July 7, 2010
Throughout this project, researchers will continue their efforts to understand the environmental chemistry of oil and the ecotoxicological impact of the current Gulf crisis.
Texas Tech will join several other state universities in a collaborative and intensive research effort to help prevent deep sea drilling accidents and better prepare the state for future environmental and economic disasters, announced July 6 by Texas Gov. Rick Perry at the Johnson Space Center in Clear Lake, Texas.
“Texas Tech appreciates the governor’s foresight with establishing this collaborative effort,” said Chancellor Kent Hance. “We appreciate the opportunity for Texas Tech to participate.”
The Gulf Project is a coalition of energy and environmental scientists, policy experts, academic researchers, private sector research scientists and state officials. In addition to Texas Tech, the University of Texas, Texas A&M University, the University of Houston, Rice University and Southern Methodist University will participate. The Research Partnership to Secure Energy for America (RPSEA), the Texas General Land Office and the Texas Railroad Commission also are participating in the effort.
“To keep our status as the energy capital of the nation and preserve our environment, jobs and economy, Texas must become the world leader in developing the next generation in offshore oil exploration safety and response,” Gov. Perry said. “The Gulf Project is an unprecedented collaboration of the state’s top scientists, engineers and researchers, focused on protecting our residents, environment and economy, and solving the unique challenges presented by the next generation of domestic energy exploration and production.”
At Texas Tech, more than 25 scientists at The Institute of Environmental and Human Health (TIEHH) have dedicated themselves to understanding the science of the oil spill from an ecotoxicological standpoint. Researchers such as Todd Anderson, George Cobb and Ernest Smith are studying the environmental chemistry of the oil, while Ron Kendall, Jonathan Maul and Phil Smith are testing to discover the oil’s impact on Gulf Wildlife. Celine Godard-Codding is determining the oil’s impact on bottlenose dolphins as well as endangered sea turtles and sperm whales, while Seshadri Ramkumar and Steve Presley have discovered a remediation system using nonwoven cotton for absorbing the oil.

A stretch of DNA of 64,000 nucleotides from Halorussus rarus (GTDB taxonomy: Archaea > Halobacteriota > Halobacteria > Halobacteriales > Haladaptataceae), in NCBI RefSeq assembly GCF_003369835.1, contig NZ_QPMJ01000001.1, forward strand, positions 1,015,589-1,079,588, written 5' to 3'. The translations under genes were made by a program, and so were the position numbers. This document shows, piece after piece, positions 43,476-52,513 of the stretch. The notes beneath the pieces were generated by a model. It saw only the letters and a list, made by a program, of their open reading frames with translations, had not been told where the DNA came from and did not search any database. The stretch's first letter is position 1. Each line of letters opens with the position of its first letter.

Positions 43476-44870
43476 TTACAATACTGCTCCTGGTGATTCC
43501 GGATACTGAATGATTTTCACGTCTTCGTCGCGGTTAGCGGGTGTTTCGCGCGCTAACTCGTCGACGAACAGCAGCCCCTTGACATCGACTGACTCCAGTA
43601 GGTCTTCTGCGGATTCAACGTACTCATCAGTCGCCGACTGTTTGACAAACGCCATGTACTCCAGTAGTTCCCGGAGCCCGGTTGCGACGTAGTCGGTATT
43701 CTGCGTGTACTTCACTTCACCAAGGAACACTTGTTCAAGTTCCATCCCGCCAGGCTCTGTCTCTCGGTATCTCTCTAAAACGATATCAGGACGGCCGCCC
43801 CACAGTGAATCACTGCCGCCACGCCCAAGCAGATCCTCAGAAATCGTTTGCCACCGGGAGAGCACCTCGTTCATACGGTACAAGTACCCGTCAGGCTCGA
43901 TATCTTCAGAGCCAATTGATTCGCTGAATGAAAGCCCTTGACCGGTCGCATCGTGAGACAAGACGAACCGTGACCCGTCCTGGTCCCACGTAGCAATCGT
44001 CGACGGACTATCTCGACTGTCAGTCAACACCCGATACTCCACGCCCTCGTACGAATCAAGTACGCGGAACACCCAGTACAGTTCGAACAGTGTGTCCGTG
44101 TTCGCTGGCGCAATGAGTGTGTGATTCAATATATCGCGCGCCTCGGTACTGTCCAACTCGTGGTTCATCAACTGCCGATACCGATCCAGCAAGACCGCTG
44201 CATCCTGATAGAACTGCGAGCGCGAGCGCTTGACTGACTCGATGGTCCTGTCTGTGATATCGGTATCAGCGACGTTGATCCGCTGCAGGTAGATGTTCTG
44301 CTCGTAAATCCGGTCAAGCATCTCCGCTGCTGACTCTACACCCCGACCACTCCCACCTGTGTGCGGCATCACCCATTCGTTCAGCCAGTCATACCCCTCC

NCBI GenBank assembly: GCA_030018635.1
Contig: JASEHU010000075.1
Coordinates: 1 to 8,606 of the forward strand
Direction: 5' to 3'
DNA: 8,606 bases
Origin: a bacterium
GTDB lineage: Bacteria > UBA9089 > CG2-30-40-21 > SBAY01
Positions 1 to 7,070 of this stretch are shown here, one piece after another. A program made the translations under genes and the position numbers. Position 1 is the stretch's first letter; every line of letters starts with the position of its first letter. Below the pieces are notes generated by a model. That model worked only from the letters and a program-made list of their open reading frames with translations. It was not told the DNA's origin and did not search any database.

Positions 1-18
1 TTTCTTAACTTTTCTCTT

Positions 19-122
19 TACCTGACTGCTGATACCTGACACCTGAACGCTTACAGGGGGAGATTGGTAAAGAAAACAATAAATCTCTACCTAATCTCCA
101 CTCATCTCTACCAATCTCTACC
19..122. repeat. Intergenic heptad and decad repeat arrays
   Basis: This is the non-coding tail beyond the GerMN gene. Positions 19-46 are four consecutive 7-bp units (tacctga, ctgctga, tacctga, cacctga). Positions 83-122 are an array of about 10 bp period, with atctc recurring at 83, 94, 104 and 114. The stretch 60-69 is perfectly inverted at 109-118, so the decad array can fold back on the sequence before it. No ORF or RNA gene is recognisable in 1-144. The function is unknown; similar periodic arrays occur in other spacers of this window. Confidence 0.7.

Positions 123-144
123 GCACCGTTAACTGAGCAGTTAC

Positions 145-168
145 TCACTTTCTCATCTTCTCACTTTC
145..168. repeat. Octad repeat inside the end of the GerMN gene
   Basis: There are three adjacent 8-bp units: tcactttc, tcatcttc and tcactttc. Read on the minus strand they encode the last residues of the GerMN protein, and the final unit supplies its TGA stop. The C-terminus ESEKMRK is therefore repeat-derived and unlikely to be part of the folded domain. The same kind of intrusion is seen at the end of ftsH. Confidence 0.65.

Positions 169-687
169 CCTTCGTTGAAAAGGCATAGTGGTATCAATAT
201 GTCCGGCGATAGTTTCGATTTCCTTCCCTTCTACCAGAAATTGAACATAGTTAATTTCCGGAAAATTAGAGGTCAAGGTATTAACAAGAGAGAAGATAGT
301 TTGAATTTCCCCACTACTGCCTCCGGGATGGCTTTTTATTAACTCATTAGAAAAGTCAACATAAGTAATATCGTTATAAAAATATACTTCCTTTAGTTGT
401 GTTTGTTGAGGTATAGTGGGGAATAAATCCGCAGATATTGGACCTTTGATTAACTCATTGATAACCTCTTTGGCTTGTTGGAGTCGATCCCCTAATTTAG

This research team, led by chief editor Ron Kendall, recently published a leading reference book titled Wildlife Toxicology: Emerging Contaminant and Biodiversity Issues. The book, published by CRC Press, is being heavily accessed for wildlife toxicology assessment and remediation strategies related to the Gulf oil spill.
A key challenge for the industry is the current inability to test full drilling systems to determine their safety, and to develop proven methods of responding to large-scale oil spills such as the Deepwater Horizon incident. Other nations including the United Kingdom, Norway and Brazil are competing to develop a seafloor testing facility.
Gov. Perry believes domestic oil and gas exploration remains critical to meeting the nation’s energy needs. Texas’ energy industry continues to fuel the nation, supplying 20 percent of the nation’s oil production, one-fourth of the nation’s natural gas production, a quarter of the nation’s refining capacity, and nearly 60 percent of the nation’s chemical manufacturing. Additionally, Texas’ energy industry employs 200,000 to 300,000 Texans, with $35 billion in total wages.
Check out what our researchers are doing in the Gulf.
Crude Survival is a journal of Texas Tech research covering the Deepwater Horizon oil spill. Read more >>
The Institute of Environmental and Human Health was created in 1997 as a joint venture between Texas Tech and the Texas Tech University
Health Sciences Center to assess the impact of toxic chemicals and diseases on the
physical and human environments, including air, water, soil and animal life.
Researchers investigate elements in the environment, both those that are naturally occurring such as disease and those caused by humans, such as nuclear activity, pollution or chemical or bioterrorism, which negatively impact the environment. It is one of the few labs in the country dedicated to environmental toxicology.